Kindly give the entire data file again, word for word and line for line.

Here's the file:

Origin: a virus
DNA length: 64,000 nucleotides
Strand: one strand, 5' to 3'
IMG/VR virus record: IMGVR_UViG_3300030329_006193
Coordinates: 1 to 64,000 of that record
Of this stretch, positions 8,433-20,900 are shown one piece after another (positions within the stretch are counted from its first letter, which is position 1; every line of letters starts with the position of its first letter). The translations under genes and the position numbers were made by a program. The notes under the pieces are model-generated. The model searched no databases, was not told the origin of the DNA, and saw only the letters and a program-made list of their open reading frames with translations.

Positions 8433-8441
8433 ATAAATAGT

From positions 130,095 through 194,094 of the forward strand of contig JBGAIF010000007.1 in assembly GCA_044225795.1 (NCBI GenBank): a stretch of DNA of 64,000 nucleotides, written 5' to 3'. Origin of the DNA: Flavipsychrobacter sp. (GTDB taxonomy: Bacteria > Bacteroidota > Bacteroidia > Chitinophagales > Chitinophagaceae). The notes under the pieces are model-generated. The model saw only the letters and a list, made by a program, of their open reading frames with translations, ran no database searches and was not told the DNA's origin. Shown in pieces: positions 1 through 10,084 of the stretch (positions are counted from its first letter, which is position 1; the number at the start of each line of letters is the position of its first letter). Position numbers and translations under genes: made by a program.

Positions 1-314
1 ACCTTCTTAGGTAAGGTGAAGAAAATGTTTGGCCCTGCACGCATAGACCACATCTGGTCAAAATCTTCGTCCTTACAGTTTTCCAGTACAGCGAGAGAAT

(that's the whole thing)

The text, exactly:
Origin: a virus
DNA length: 64,000 nucleotides
Strand: one strand, 5' to 3'
IMG/VR virus record: IMGVR_UViG_3300030329_006193
Coordinates: 1 to 64,000 of that record
Of this stretch, positions 8,433-20,900 are shown one piece after another (positions within the stretch are counted from its first letter, which is position 1; every line of letters starts with the position of its first letter). The translations under genes and the position numbers were made by a program. The notes under the pieces are model-generated. The model searched no databases, was not told the origin of the DNA, and saw only the letters and a program-made list of their open reading frames with translations.

Positions 8433-8441
8433 ATAAATAGT

From positions 130,095 through 194,094 of the forward strand of contig JBGAIF010000007.1 in assembly GCA_044225795.1 (NCBI GenBank): a stretch of DNA of 64,000 nucleotides, written 5' to 3'. Origin of the DNA: Flavipsychrobacter sp. (GTDB taxonomy: Bacteria > Bacteroidota > Bacteroidia > Chitinophagales > Chitinophagaceae). The notes under the pieces are model-generated. The model saw only the letters and a list, made by a program, of their open reading frames with translations, ran no database searches and was not told the DNA's origin. Shown in pieces: positions 1 through 10,084 of the stretch (positions are counted from its first letter, which is position 1; the number at the start of each line of letters is the position of its first letter). Position numbers and translations under genes: made by a program.

Positions 1-314
1 ACCTTCTTAGGTAAGGTGAAGAAAATGTTTGGCCCTGCACGCATAGACCACATCTGGTCAAAATCTTCGTCCTTACAGTTTTCCAGTACAGCGAGAGAAT